Aspidapion aeneum (F., 1775)
Aspidapion aeneum
The 2.9 to 3.6 mm large apionid weevil Aspidapion aeneum (family Apionidae) is one of three representatives of the genus in Germany. The eurytopic, xerophilous species ranges over the entire Palearctic, in Europe from the South to the southern part of North Europe. The beetle prefers warm and dry habitats, e.g. sunny fallow land, ruderal sites, waysides and slopes. They live on mallows, e.g. Common Mallow (Malva sylvestris) and Roundleaf Mallow (M. neglecta), in gardens also on Common Hollyhock (Alcea rosea). The larvae develop in the lower stalk and in the roots, contrary the other apionid weevils on mallows, which prefer the fruits, leaf stalks and upper stalk. The beetles hatch in autumn and appear in May of the following year. In Germany, the species is widespread and common. It is not endangered, but rare in some parts. (CB)

Phaeochrotes cinctus (Payk., 1800)
Phaeochrotes cinctus
The 2 to 3 mm large fungus weevil Phaeochrotes cinctus (family Anthribidae) is the only representative of the genus in Europe. Worldwide, six species have been described. With the exception of P. cinctus they are native to Southeast Asia (Indonesia, Malaysia, Philippines), one species to Sri Lanka. The stenotopic, silvicolous Phaeochrotes cinctus is known to occur in Central and Southeastern Europe, Asia Minor till Mongolia and Nepal. It develops in sun-exposed brushwood of deciduous trees, like oak (Quercus), hornbeam (Carpinus), elm (Ulmus), hazel (Corylus) and alder (Alnus). The beetles can be found in deciduous forests, at the edges of forests and on clear cuttings. In Germany recent records are known from virtually all Federal States, but the species is not too often recorded and is regarded as vulnerable (RL 3). (CB)

Gonioctena decemnotata (Marsh., 1802)
Gonioctena decemnotata
The 5.5 to 7.5 mm large leaf beetle Gonioctena decemnotata (family Chrysomelidae) belongs to the more common representatives of the eleven species of the genus in Germany. With its black and red coloration and the entirely red legs it is still relatively easy to determine – contrary the many other species in the genus. The eurytopic species lives in Northern and Central Europe in deciduous and riparian forests. Both beetles and larvae feed on the leaves of poplar (Populus) and willow (Salix). The female exhibits brood care behavior, which is rare among leaf beetles: It resides at the stem of the leaf on which its larvae feed, and tries to fend off predators like ladybirds and ants. In Germany, recent records of Gonioctena decemnotata are known from virtually all Federal States and the species is not endangered. (CB)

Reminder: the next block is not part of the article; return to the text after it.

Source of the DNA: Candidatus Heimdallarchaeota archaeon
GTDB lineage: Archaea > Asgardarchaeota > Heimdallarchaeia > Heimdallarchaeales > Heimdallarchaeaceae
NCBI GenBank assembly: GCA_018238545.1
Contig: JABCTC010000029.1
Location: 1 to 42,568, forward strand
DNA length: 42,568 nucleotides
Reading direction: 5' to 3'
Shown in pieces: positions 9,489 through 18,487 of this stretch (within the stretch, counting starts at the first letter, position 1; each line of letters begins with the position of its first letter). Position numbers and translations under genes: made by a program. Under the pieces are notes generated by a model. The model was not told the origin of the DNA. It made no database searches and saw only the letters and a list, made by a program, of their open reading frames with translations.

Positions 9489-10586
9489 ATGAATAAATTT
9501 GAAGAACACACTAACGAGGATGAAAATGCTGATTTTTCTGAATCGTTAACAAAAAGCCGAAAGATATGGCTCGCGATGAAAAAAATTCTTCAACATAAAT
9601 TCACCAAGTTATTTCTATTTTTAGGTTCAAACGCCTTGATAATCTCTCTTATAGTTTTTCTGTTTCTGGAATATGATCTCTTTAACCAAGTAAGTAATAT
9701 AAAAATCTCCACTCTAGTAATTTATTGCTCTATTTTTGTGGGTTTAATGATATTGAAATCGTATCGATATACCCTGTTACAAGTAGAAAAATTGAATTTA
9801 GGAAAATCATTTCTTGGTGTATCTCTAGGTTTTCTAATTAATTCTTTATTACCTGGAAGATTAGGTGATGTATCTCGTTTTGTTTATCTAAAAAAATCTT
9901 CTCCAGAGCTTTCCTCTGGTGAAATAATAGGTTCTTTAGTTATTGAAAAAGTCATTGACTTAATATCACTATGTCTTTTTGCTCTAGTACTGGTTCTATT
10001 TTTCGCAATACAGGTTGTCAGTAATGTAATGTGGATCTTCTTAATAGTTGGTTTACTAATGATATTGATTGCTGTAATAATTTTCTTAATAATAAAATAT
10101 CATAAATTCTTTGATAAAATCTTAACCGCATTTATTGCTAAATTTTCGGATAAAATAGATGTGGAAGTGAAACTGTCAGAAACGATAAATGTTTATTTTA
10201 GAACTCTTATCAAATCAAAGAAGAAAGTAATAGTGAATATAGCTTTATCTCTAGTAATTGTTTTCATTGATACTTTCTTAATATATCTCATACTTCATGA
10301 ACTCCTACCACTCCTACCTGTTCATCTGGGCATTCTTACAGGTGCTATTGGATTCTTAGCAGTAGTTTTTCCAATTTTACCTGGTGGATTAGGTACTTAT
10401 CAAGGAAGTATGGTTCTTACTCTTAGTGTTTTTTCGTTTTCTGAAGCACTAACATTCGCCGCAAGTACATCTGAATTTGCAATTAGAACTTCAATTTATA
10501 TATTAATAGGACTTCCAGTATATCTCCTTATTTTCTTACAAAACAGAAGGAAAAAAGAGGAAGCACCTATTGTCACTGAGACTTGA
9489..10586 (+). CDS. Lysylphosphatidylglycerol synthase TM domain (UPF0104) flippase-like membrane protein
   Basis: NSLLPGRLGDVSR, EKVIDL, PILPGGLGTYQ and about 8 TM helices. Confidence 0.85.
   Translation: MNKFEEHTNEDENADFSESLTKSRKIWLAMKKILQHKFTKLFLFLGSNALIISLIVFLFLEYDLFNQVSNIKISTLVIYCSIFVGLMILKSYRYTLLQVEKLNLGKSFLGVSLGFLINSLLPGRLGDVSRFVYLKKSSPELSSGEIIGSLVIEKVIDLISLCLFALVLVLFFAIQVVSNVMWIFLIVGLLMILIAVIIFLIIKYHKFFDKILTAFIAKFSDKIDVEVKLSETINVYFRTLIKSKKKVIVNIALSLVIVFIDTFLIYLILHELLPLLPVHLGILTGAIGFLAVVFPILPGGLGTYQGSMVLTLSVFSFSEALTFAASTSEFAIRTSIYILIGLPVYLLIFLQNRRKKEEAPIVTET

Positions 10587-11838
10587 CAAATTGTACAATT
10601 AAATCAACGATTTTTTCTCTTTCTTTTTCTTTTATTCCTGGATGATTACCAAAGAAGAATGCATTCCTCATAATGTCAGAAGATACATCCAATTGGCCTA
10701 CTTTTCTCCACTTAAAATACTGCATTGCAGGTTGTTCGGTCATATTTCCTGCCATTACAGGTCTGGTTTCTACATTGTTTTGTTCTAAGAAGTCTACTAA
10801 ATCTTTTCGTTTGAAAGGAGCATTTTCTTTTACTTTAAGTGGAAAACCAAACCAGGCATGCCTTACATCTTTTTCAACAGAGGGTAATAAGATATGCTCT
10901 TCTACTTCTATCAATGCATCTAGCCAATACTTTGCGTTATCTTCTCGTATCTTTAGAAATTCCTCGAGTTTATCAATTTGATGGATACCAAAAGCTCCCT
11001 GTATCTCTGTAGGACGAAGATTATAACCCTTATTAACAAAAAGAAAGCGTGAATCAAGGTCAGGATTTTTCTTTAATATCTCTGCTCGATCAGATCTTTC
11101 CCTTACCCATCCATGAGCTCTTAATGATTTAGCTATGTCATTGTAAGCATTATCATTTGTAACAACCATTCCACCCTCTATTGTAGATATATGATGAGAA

Chrysobothris solieri Lap. Gory, 1837
Chrysobothris solieri
The genus Chrysobothris belongs to the jewel beetles (family Buprestidae). There are four representatives of the genus in Germany. With 7 to 12 mm size, C. solieri is among the smaller species of the genus. The 2-year development cycle takes place in the wood of ailing or newly dead pine (Pinus), especially Scots Pine (Pinus sylvestris) in trunks and branches of diameters up to 15 cm. The infestation can be recognized by the brownish discoloration of the needles. At the end of the development the larvae hibernate in the puparium and pupate in the following year. The beetles are markedly thermophilous. The can be found during the warmest hours of the day on the host trees, where they escape swiftly when disturbed. In Germany, the species is regarded as vulnerable (RL 3). In the recent years, the species extended its range to the north. (KR)